No. of Recommendations: 0
The first company I'll be breaking down is Trio-Tech International (TRT). All numbers relevant to the company and marketplace were taken on the day that I was researching the company, and their last annual report: 7/13/16. A

Market Cap: $10.52m
Book Value: $20.70m
% Discount: 49.27%
P/E: 11.58

Trio-Tech International is in the Semiconductor Equipment & Materials Industry within the Technology Sector. They employ 599.

TRT is made up of 4 major segments: Manufacturing, Testing, Distribution and Real Estate. These segments produce the following business for the company, respectively: 37.9%, 53.1%, 8.5%, .5%.

While TRT is testing their manufactured front-end and back-end semiconductors they also rent their testing facilities out as a 3rd party. This allows for a scenario where the more business they create in this segment the larger the operating margin (the fixed expenses are covered and the variable expenses almost non existent).

The real-estate segment consists of the company trying to expand in rental properties (a weird area to expand to I think).

The company distributes products targeted for industrial customers with life cycles of 3-7 years.

They have three large customers who comprise of 70% of their total revenue, although they don't specify who these companies are.

Something weird that TRT does which makes me downgrade the stock is they leave the "Risks" section of the 10-k blank, this is the first time I've seen it done.

The 4 segments produced the following inc/(loss)
'15 '14
Manufacturing: (426) (761)
Testing: 1955 984
Distribution: 23 232
Real Estate: (129) (93)

The manufacturing increase was due to decreased expenses from the gain on sale of PPE, decrease in R&D (which they stated they expect to go back).

Testing increase was also due to decreased expenses from the gain of sale of PPE.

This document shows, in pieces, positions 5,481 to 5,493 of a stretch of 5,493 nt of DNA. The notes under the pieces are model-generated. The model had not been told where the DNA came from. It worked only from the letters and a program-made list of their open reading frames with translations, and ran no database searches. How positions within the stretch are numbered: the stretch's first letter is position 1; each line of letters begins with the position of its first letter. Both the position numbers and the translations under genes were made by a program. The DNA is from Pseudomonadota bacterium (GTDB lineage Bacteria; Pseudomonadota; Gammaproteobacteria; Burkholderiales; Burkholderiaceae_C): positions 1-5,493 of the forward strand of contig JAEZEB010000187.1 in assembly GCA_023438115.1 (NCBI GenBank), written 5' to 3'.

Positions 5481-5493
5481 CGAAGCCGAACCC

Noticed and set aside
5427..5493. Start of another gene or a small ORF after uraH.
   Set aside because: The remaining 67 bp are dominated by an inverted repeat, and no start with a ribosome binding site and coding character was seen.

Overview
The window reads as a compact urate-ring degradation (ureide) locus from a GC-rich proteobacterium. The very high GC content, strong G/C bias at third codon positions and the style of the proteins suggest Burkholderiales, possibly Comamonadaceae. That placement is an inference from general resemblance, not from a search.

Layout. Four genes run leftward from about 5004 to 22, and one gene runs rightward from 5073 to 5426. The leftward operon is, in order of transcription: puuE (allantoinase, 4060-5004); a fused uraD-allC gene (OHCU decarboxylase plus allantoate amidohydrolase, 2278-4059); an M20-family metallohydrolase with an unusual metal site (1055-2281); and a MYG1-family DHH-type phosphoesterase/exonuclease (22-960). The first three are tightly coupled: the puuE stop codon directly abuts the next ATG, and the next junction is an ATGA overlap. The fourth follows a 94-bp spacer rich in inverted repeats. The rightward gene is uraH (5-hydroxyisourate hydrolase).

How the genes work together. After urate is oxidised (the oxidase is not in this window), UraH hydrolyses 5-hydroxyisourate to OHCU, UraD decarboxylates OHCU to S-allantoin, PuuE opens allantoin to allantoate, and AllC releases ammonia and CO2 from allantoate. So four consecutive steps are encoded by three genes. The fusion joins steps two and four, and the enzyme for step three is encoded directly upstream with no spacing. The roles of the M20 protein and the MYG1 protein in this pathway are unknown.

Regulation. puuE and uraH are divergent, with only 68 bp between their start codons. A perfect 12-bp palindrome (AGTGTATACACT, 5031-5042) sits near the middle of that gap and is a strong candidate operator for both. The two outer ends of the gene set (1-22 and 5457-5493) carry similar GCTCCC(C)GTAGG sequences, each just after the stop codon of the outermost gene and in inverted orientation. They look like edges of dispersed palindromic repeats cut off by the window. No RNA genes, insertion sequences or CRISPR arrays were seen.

They also made a note about how in 2014 they created a reserve account for future doubtful accounts which they charged against expenses for the year, this is not something that I like to see done usually.

As you can tell, a big part of the increase in income was due to the sale of PPE. I found it weird that this company charged a one time sale to annual expenses, but when looking at their history of reporting operating income this seemed to be a common doing.

When taking out any one time sales/expenses from the companies operating income I came up with the following Operating Income/(loss) for years 2011-2015:

'11: (733)
'12: (2843)??(4296)**
'13: (917)
'14: 8
'15: 1108

** The loss from operations changed by nearly 2000(!) in the 2012 to 2013 10-K. I looked for a reason in the 2013 10-K but found nothing, and of course they don't have a number or email for investor relations (that I could find).

Some other things I found to be weird: I'm not sure if the company double counted the changes in operating expenses due to the sale of PPE. The cost of sales decreased by 13%(!) without any explanation and the gains from sale of PPE was added separately.

At a 41% discount, with increasing cash flows and earnings that seem to be stabilizing (1108 NI from Operating Expenses excluding Gain from sale of PPE) this company seems like a value play, but their 10-K seemed sloppy and there's a lot of information missing including company risks.

What are your thoughts?


Print the post  


What was Your Dumbest Investment?
Share it with us -- and learn from others' stories of flubs.
When Life Gives You Lemons
We all have had hardships and made poor decisions. The important thing is how we respond and grow. Read the story of a Fool who started from nothing, and looks to gain everything.
Contact Us
Contact Customer Service and other Fool departments here.
Work for Fools?
Winner of the Washingtonian great places to work, and Glassdoor #1 Company to Work For 2015! Have access to all of TMF's online and email products for FREE, and be paid for your contributions to TMF! Click the link and start your Fool career.